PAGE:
In late December 1941, General Douglas MacArthur, caught off guard by the Japanese invasion of the Philippines, is forced to retreat to Corregidor, a jagged, rocky island fortress at the mouth of Manila Bay. Months later, under orders from the president, the general is whisked away in the dark of night, leaving his troops to their fate. It is a bitter pill for a fiercely proud warrior who has always protected his men. He famously declares I shall return, but the humiliation of Corregidor haunts him, even earning him the derisive nickname Dugout Doug. Drawn from firsthand accounts and personal interviews with the battle's surviving veterans, acclaimed war correspondent and bestselling author Kevin Maurer delves into this extraordinary tale, uncovering astonishing accounts of bravery and heroism during an epic, yet largely forgotten, clash of the Pacific War. Here is an intimate story of uncommon soldiers showing uncommon courage and winning, through blood and sacrifice, the redemption of General MacArthur.
... excellent and detailed account of the 503rd Parachute Infantry Regiment’s daring airborne assault and conquest of Corregidor ... To piece together the details of the intense fighting that followed, Mr. Maurer leans on the memoirs of three veterans of the 503rd ... Thanks to Mr. Maurer, the stories of McCarter, Calhoun, Bradford, Lopez and countless others from the 503rd will forever be remembered in this well-told and riveting history.
Journalist Maurer (coauthor, No Easy Day) delivers a straightforward account of the battle for the Philippines island of Corregidor during WWII ... Drawing on letters and war journals, Maurer follows Jones and other officers, as well as enlisted men, throughout the difficult and dangerous campaign ... Maurer includes several intriguing scenes from the Japanese perspective, and dramatically describes many individual acts of American heroism, but the sorties and missions begin to blur together, and the links to the larger war effort are somewhat underdeveloped. This tightly focused history is best suited to WWII completists.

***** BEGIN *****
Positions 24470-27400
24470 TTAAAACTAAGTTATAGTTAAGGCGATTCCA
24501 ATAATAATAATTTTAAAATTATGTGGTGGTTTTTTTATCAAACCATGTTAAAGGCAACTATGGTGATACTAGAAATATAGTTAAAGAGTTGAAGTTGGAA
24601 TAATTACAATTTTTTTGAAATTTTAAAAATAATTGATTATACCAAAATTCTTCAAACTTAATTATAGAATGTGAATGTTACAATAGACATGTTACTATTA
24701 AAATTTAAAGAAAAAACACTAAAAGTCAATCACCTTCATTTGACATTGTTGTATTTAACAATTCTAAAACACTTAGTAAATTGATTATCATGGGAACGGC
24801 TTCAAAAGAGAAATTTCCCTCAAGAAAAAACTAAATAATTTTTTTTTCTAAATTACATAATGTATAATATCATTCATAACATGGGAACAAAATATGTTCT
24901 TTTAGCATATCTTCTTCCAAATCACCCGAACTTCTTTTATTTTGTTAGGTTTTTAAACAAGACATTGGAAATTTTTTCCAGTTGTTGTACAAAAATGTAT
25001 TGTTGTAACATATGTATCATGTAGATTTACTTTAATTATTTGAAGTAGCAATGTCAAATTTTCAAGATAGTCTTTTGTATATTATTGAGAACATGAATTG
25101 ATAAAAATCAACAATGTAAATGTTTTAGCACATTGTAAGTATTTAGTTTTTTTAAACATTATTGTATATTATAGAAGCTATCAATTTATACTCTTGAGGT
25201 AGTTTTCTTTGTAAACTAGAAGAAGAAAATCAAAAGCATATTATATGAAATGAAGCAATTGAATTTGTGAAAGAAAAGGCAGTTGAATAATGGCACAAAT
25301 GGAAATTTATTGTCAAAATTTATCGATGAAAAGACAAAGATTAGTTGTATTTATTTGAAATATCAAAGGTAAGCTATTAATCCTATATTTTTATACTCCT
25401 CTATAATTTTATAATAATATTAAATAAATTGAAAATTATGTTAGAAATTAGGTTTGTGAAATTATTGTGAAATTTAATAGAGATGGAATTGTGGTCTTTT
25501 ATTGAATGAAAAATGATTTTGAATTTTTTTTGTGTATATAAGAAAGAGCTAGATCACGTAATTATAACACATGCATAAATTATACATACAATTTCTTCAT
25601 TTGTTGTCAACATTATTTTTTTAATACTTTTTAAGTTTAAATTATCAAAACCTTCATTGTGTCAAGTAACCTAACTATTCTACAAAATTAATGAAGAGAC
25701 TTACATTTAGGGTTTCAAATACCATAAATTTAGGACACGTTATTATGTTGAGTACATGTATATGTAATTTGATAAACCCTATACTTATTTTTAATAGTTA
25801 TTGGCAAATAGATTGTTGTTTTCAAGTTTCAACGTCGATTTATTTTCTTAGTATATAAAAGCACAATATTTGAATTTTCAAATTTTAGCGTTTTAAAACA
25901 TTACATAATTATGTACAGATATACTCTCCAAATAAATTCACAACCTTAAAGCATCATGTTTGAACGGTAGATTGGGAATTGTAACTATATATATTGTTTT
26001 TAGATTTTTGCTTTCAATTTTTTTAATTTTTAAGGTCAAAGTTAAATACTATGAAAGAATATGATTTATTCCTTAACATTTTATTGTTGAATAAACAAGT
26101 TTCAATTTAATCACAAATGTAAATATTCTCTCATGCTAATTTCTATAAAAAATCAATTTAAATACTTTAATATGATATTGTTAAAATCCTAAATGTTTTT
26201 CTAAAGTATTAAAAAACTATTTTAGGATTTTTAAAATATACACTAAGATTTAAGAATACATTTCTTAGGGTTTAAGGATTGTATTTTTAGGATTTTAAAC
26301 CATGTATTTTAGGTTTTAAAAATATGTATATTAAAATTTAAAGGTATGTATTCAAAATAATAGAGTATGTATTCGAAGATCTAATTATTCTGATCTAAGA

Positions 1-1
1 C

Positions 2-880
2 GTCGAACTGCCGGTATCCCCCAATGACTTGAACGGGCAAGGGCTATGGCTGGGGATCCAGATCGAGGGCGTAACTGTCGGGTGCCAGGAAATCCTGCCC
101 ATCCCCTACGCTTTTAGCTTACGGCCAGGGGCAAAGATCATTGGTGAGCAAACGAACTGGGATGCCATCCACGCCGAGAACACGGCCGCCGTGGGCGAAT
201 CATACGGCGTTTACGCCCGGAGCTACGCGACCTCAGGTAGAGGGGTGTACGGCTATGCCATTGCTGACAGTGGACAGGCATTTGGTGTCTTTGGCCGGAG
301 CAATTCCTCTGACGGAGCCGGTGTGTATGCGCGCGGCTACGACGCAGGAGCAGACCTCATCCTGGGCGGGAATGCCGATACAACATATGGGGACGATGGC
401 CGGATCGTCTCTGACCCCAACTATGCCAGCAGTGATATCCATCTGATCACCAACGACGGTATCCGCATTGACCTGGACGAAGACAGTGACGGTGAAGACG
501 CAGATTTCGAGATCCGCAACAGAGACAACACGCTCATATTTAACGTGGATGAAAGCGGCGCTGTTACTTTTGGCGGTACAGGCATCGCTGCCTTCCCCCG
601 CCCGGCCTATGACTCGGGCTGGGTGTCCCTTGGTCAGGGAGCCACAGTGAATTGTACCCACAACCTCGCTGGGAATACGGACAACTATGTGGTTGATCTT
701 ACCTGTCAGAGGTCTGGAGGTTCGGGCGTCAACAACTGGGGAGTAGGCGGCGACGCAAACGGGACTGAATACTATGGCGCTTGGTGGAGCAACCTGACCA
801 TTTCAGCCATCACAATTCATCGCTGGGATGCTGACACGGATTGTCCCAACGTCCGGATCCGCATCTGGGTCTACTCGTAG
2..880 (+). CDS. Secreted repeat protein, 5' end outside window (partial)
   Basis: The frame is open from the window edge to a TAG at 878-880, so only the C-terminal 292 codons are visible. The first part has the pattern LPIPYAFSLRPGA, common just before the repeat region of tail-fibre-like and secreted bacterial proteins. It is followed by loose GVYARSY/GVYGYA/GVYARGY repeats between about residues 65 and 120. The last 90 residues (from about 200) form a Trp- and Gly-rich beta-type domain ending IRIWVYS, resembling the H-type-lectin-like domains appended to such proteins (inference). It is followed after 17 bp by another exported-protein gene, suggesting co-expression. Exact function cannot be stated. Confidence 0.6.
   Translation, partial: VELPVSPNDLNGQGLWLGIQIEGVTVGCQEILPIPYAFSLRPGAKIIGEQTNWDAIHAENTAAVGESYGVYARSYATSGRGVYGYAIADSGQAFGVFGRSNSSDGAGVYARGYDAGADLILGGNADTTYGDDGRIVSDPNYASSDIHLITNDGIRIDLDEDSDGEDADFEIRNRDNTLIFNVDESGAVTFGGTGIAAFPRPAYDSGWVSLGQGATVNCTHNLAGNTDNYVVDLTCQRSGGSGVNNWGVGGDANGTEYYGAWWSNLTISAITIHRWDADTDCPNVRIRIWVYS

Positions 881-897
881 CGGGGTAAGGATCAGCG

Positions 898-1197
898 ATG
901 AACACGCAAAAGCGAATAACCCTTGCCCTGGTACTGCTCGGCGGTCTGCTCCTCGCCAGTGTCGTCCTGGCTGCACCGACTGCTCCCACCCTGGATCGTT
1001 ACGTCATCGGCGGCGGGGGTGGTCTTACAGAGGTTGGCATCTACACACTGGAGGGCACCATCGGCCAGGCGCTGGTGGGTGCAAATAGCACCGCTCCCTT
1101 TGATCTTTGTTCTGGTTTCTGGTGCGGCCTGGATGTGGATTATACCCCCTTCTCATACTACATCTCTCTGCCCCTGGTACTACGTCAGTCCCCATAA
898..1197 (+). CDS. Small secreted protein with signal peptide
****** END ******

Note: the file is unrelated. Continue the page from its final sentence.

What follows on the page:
Much of the narrative is a series of gripping, somewhat scattershot accounts of small-unit firefights, ambushes, suicidal attacks, heroic feats, and tragic deaths. The sole map of the entire island is little help in following the action, so readers should sit back and enjoy the fireworks. Although the mission was a combined airborne and amphibious assault, Maurer relies heavily on unpublished memoirs by three paratroopers, so the seaborne landing is only mentioned in passing; readers searching for a more balanced account will need to look elsewhere. Having worked hard and long gathering material, Maurer crafts a narrative that reads less like serious history and more like a novel, with invented dialogue and melodrama. Still, history buffs can be assured that he gets his facts right. Entertaining popular military history, mostly for fans of the genre.